Phase 1 includes construction, manufacturing, wholesale and retail for curbside pickup only.
As of a week ago, 123 employees of the Metropolitan Transportation Authority, mostly bus and subway workers, had died of Covid-19. The city overall has 196,623 confirmed cases and 21,334 confirmed and probable deaths.
Unlike other transit-dependent cities, such as Milan, Berlin and Paris, New York did not significantly build out its bike lane infrastructure during lockdown.
“We’re dealing with the immediate crisis right now, but when we come out of this crisis we have to double down on mass transit,” de Blasio said Tuesday.
Over the weekend, the state’s death toll dropped below 100 for the first time since the crisis began.
“In this absurd new reality, that is good news,” Governor Andrew Cuomo said Tuesday, speaking at the New York Stock Exchange. “Any other time and place when we lose 73 New Yorkers it’s tragic. It’s tragic now — but relative to where we’ve been, we’re on the other side of the curve, and that is the lowest number that we’ve had.”
According to state numbers, 73 New Yorkers died of the virus on Memorial Day, down from 96 on Sunday and 109 Saturday. The true death toll is likely higher as the state only counts those confirmed to have been infected with Covid-19, rather than presumed virus deaths.
State data shows 363,836 confirmed Covid-19 cases and 23,564 deaths.
“This year Memorial Day is going to be a point where maybe we don’t all run back to the beach, but we’re going to turn the page on Covid-19, and we’re going to start focusing on reopening, and how we reopen how smart we are in reopening because that’s the whole issue,” said Cuomo.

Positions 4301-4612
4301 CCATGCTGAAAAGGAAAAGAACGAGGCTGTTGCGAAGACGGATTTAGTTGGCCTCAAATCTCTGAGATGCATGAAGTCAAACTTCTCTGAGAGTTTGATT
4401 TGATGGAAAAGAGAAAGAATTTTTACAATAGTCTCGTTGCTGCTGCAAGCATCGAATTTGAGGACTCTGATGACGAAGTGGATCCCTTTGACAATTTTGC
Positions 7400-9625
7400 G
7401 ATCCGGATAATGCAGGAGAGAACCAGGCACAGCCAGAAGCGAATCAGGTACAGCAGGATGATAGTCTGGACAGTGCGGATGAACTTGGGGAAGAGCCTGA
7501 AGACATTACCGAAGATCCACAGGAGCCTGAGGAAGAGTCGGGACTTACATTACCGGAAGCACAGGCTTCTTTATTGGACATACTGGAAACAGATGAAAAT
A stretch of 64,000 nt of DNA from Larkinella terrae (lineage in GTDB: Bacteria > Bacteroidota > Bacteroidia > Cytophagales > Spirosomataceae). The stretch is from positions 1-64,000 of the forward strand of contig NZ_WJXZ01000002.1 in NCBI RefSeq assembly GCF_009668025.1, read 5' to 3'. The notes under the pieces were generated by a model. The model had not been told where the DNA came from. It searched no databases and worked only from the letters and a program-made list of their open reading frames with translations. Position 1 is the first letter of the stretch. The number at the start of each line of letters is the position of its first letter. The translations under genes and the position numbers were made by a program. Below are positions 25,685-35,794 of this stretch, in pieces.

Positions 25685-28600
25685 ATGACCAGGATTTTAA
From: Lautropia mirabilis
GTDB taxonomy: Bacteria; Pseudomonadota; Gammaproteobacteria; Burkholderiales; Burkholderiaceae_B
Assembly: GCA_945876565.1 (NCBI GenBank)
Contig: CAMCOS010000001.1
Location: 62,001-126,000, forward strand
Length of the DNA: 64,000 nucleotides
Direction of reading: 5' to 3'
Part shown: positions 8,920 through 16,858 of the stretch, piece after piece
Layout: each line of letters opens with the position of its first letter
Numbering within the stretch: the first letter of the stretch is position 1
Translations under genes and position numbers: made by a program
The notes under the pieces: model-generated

Over the weekend, Cuomo said state and local governments would provide death benefits for families of essential workers who die of Covid-19.
Cuomo expressed concern Tuesday about the long-term health of his state’s economy — a topic he plans to discuss in Washington when he meets with President Donald Trump on Wednesday.
“I don’t believe that the economy just bounces back,” Cuomo said. “I don’t believe it comes straight back. I believe it bounces back. But it bounces back differently … It’s not like bouncing a basketball. You bounce a basketball, it goes down and comes straight back up. It’s like dropping a football.”
Cuomo laid out a number of infrastructure projects underway or aspirational in the state, including an expansion of renewable power and the ongoing renovations at LaGuardia Airport, expressing a desire to “accelerate” them. Without providing many details on how, Cuomo said it is another topic he would discuss with Trump.
“You don’t need to be a government expert or an engineer to figure it out, it’s common sense,” he said. “You have an infrastructure that’s crumbling, you need to jumpstart the economy, you need to create jobs, do it now.”
Cuomo also continued to encourage New Yorkers to wear face coverings to protect themselves and others during the pandemic.
“Wearing a mask is now cool. I believe it’s cool,” he said. “Some people coordinate their outfit with the color of their mask. … This has got to be part of every New Yorker’s fashion and design and clothing and outfit, wearing the mask.”